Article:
A Guide to Psychology and its Practice

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Page Contents: How much should I tell my psychotherapist?.                    


How much information does a psychologist need to know in order to help a patient? What is important and what isn’t?

When Sigmund Freud started practicing psychoanalysis, he essentially told his patients to lie on the couch, start talking, and say whatever came to mind without censoring anything. This was called free association, and it made the question of what to say during the treatment totally unambiguous: everything.

Now, if you happen to be in psychoanalysis today, the same rule about free association still applies. In contrast, if you happen to be in cognitive-behavioral therapy, you don’t have to worry about what to say because the psychotherapist will tell you exactly what you have to do and how to think. But if you are in psychodynamic psychotherapy, then you face the dilemma of what to talk about in each session. And for many new clients, this is a real dilemma, because they have to confront not just the question of what to say but also the possibility of what to leave out. Thankfully, a good psychologist can see through all of this. And so it can be said that even in spite of yourself the truth will come out. It is important, therefore, to be committed to allowing it to happen, despite your fear of the consequences.

Consider the following example which illustrates how a casual—and seemingly meaningless—comment can be the opening into a major psychological conflict:

“I’m really rushin’ today,” said one of my clients, standing up eagerly as I greeted him in the waiting room. Then, as we walked down the hall to my office, he looked back over his shoulder to me and added, with a sort of self-satisfied smile, “I only had three minutes for lunch.”

In the office, I sat down, musing. A smile came over me, and I said, “This might seem like it’s off-the-wall, but tell me—who do you know who’s Russian?” [1]

His face twitched in surprise. With a shrug, he said he couldn’t think of anyone. But I knew the gears were turning. Then, after a long pause, during which I waited in silence, he said, “Well, there’s my uncle; he was Russian.”

I asked him to tell me a bit about his uncle, and it turned out that the uncle had willingly made a very profound, spiritual choice about his life many years ago.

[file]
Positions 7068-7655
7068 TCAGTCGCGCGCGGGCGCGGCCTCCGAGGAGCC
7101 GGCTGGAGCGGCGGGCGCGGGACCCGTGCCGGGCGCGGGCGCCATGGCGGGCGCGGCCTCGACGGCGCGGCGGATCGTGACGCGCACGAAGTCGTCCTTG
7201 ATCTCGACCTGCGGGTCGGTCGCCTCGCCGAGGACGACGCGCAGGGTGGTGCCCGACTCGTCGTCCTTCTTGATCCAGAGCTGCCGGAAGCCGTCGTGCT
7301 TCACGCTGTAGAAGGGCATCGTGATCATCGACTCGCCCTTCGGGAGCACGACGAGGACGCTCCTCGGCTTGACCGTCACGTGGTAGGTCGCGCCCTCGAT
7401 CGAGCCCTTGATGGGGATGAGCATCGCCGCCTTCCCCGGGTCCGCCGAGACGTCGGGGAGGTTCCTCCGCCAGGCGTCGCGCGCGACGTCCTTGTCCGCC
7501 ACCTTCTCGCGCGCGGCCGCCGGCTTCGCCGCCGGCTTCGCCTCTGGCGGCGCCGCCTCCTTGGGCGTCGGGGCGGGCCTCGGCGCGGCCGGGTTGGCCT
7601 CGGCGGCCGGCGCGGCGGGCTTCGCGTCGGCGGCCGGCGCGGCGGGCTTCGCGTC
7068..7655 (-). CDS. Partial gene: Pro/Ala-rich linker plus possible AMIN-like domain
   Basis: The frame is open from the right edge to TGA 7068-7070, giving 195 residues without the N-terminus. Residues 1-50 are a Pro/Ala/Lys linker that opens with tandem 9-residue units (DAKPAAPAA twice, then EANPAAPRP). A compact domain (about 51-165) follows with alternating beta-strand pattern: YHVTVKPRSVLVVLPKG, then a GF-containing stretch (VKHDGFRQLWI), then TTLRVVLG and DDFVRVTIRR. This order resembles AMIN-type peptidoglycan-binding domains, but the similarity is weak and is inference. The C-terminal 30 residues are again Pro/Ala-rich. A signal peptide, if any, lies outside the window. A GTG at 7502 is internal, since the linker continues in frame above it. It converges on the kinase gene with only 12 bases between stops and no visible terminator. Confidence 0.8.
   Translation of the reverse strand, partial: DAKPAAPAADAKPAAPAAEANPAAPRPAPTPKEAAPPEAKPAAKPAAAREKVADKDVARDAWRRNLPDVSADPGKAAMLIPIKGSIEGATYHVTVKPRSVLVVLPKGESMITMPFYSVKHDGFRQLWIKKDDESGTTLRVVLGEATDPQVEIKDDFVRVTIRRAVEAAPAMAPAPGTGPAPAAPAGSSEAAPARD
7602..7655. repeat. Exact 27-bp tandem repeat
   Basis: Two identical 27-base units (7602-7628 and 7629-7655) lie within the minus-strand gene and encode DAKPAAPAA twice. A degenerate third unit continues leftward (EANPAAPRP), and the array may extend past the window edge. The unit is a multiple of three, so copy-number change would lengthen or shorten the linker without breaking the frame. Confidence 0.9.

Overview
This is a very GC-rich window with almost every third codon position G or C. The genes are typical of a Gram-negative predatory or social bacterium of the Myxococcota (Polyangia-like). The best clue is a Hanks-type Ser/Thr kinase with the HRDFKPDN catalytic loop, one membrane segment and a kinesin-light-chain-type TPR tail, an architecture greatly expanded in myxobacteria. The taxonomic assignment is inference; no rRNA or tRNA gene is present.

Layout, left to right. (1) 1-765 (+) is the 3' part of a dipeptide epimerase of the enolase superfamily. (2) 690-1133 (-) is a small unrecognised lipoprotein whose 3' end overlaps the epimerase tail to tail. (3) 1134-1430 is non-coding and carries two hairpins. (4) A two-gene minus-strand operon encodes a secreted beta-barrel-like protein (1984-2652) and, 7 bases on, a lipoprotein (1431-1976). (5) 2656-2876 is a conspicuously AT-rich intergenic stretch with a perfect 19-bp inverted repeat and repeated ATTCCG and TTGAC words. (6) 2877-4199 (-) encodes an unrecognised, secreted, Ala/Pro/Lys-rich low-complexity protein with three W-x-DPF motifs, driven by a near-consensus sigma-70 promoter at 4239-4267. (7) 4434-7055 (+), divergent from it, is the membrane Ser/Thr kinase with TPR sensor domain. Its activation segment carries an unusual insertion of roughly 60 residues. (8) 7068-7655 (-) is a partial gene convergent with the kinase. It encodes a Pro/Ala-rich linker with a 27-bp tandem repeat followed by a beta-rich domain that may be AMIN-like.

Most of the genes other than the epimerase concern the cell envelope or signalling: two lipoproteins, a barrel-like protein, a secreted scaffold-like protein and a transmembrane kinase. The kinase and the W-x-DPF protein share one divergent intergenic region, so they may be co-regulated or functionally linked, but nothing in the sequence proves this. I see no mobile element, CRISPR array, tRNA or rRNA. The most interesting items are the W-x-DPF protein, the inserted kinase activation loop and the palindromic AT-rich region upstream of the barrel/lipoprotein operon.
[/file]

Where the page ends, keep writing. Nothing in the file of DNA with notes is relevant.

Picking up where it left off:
Now, at the time, my client was struggling with many decisions about his own life and vocation, and he was almost at the point of realizing that he wasn’t a victim in life and that he had the responsibility—and the freedom—to choose his destiny. Although he would have preferred to live in all the denial of the mindless rushing around, it slowly started dawning on him that he had to start making some serious and responsible choices about his future. And, believe it or not, that unconscious realization found its symbolism in the Russian uncle who made a free and willing choice of his own many years ago. Our discussion of his uncle, based on that flip comment at the beginning of the session, led to a deep examination of his current emotional struggles.

This illustration, then, leads us to one key point about psychotherapy: something that you think is meaningless can hold a profound image of your life’s meaning at that moment, and something you think is important can be just a distraction.

So how do you, the client floundering in the midst of all this confusion, know what is important? Well, you can’t.

Then how do you bear the anxiety of sorting it out? Well, just remember that psychotherapy is not like the adversarial legal system where anything you say can and will be used against you. Good, competent psychotherapy has only one purpose: to help you get close to the unconscious experiences that you have been running from all your life. If you accept this premise, then you can relax a bit, for anything you say in psychotherapy can and will be used to help you. It requires only that you be willing to be honest with your psychologist—and yourself. The being honest will come with training and experience through the psychotherapy itself.


1. Russian and rushin’ (rushing) sound the same in English. Word plays such as this can often reveal significant points of unconscious connection.

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Raymond Lloyd Richmond, Ph.D.
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A Guide to Psychology and its Practice



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